Study of Gas Velocity Distribution in Electrostatic Precipitators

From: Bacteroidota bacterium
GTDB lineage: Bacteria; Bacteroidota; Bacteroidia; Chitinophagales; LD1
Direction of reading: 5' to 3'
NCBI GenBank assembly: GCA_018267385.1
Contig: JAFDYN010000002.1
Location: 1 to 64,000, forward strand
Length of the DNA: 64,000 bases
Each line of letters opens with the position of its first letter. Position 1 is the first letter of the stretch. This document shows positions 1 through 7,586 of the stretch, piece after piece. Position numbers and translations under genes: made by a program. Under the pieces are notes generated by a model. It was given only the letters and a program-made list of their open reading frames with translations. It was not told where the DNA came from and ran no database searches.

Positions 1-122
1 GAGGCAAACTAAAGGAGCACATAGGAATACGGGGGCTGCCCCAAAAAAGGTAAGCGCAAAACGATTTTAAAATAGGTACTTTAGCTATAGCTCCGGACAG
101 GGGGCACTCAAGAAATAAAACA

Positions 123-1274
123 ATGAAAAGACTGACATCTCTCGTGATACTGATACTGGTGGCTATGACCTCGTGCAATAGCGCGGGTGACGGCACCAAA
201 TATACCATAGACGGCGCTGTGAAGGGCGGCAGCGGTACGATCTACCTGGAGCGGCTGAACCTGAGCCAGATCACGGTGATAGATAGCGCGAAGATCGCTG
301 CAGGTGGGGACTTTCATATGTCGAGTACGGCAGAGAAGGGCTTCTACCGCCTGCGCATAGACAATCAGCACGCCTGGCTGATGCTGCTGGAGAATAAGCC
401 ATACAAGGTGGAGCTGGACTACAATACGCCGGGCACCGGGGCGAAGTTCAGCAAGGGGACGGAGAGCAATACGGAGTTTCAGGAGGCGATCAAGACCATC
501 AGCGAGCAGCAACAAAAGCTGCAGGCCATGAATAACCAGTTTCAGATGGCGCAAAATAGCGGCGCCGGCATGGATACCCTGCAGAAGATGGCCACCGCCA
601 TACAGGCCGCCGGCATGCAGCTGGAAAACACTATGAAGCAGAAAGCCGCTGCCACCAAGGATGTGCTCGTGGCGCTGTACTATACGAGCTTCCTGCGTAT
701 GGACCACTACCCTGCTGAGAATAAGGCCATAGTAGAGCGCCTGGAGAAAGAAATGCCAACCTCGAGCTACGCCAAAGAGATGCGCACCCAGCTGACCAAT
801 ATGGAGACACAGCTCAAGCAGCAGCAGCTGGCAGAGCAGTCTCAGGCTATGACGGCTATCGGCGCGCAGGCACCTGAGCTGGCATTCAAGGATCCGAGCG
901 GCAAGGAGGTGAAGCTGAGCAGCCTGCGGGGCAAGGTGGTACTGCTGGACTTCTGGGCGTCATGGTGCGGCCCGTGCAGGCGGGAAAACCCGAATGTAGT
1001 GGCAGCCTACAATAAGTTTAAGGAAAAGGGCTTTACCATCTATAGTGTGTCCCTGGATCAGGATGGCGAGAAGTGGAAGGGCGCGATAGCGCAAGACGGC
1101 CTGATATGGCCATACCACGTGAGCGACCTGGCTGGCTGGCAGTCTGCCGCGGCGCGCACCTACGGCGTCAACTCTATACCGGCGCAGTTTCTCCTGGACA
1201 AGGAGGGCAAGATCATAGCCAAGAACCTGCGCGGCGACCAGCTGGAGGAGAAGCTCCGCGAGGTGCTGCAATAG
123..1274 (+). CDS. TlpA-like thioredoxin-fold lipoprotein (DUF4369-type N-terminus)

Turbulence and secondary flows influence particle transport and lower the efficiency of electrostatic precipitators. A theoretical expression of gas velocity is developed on the basis of the Navier-Stokes and Shaughnessy equations; this expression includes the effects of the corona discharge on the fluid field in the precipitators. The calculation results show that as the linear current density is increased, for positive corona discharge, the centerline velocity increases, but as the bulk velocity is increased, the effect of the corona discharge on the fluid field decreases. The centerline velocity at a linear current density of 1.8 mA/m is 72% for a bulk velocity of 1 m/s and 15% for a bulk velocity of 2.0 m/s, higher than the velocity at zero current density. The increasing centerline velocity has a detrimental effect on the collection efficiency of the precipitators. There is a good agreement when the theoretical expression compares with the laser-anemometry experiments of Leonard et al. Because the current density always perturbs the flow and its distribution may be determined by the electrode geometry alone, the electrodes should be designed to deliver a desired total current but to cause as minimal flow disturbance as possible.